As Shadow Company wipes out anyone in their way, the only one who might truly be able to stop them is Pollard, who has also stolen as much weaponry and dynamite as he can fit in a backpack. There are hints about a seventh member of Shadow Company, and Pollard claims to have known Kyle’s father Russell; later, to the surprise of likely no one who read the script, Pollard turns out to actually be Russell, that errant member of the Shadow Company.
Deep characterization and complex plotting are not hallmarks of Shadow Company. What it does have is lots and lots of juicy, crunchy action as the zombie soldiers lay waste to practically every person and building in Merit. As opposed to the sentimentalization of terrestrial and alien canines in The Predator, they even take out a dog. And unlike the blithely jokey disregard for human life seen in the new film, the bloodbath in Shadow Company is grimly straight-faced, though there are moments of dark humor. After Pollard literally shoots one of the military monsters to pieces, its severed head calls out, “Medic!” Elsewhere, an MP taking stock of the armory robbery notes a tripwire has been stolen—just as he steps on it. Boom.
Read in retrospect, Shadow Company fits comfortably in amongst the themes of Black and Dekker’s other work. Like many of the former’s scripts, from Lethal Weapon to Iron Man 3, it’s set at Christmastime, and as in Weapon, the climax sees two foes eschew heavy weaponry to go at it mano-a-mano. Early in his career, Dekker planned to collaborate with some friends on a horror-anthology feature, and his segment script concerned a Vietnam vet haunted by a mortally wounded platoon-mate he had killed so his screams wouldn’t alert the enemy. That story later became the basis for Miner’s House, which had the vengeful soldier physically returning as a uniformed ghoul. There’s even a connective thread to Black’s brother Terry’s script for Dead Heat, in which resurrected, unkillable attackers are blasted with round after round of ineffective gunfire.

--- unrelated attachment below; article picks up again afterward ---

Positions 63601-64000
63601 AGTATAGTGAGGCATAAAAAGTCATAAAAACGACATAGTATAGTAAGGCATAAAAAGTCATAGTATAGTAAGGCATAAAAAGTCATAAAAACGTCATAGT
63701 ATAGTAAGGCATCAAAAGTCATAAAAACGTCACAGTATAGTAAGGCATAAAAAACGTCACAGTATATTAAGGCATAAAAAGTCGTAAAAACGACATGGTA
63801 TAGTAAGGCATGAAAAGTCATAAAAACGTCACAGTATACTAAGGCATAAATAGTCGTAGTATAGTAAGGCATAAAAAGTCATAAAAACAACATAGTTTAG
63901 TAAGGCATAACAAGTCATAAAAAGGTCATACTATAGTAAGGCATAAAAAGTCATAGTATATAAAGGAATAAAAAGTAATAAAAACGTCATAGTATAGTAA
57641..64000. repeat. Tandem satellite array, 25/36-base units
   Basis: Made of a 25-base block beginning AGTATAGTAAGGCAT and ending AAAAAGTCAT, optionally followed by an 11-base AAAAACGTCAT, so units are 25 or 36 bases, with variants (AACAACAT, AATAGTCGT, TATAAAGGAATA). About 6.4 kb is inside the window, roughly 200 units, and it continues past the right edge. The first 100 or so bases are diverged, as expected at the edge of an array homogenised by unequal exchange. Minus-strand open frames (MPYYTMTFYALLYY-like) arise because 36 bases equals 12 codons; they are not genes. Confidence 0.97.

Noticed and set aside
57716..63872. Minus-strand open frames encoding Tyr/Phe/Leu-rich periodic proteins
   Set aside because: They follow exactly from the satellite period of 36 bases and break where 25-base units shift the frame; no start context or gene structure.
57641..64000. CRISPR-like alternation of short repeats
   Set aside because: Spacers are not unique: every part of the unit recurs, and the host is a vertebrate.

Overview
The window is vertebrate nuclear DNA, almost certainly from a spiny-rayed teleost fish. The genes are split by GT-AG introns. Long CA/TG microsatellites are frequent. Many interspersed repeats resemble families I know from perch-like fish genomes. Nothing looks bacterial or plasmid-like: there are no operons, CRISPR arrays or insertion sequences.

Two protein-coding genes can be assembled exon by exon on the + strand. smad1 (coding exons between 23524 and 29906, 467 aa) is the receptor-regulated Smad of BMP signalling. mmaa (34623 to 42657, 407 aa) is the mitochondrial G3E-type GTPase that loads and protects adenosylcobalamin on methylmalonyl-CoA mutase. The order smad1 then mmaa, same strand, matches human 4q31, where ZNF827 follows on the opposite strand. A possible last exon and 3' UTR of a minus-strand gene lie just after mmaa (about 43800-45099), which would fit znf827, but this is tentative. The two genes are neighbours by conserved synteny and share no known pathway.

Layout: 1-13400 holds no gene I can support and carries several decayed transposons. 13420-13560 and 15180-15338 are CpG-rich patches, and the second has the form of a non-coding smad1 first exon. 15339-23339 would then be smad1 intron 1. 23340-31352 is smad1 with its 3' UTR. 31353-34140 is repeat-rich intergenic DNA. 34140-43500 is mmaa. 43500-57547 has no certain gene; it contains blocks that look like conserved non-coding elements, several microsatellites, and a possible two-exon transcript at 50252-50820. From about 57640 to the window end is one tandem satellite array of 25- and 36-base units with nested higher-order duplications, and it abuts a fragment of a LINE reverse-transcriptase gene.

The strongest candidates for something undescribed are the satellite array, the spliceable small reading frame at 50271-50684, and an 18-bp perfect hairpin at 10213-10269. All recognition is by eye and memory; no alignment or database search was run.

Still, had it been produced, Shadow Company would have been a unique entry in the big-ticket action-horror stakes. While allegories for the Vietnam conflict can be seen in numerous studio thrillers, from Deliverance to Hill’s own Southern Comfort, and echoes of the war fueled the likes of Jacob’s Ladder, the idea of the battle literally coming home in undead guise had only previously been seen in Bob Clark’s cult classic Deathdream. This was a more personally horrific take in which a family must deal with their allegedly KIA son returning apparently alive, but actually a kind of vampire. (A remake, scripted by The Grudge’s Stephen Susco and updated for the Iraq War, had directors such as Eli Roth and Grace’s Paul Solet attached at various points in the 2000s, but never got filmed. Its title: Zero Dark Thirty, before Kathryn Bigelow used it for her 2012 award-winner. William Lustig and Larry Cohen also updated the idea for the Mideast combat in the satirical Uncle Sam.) Instead, Shadow Company is one of the era’s many epic unproduced properties that fans can read today (the script can be found online) and entertain themselves with gruesome, explosive visions of what might have been.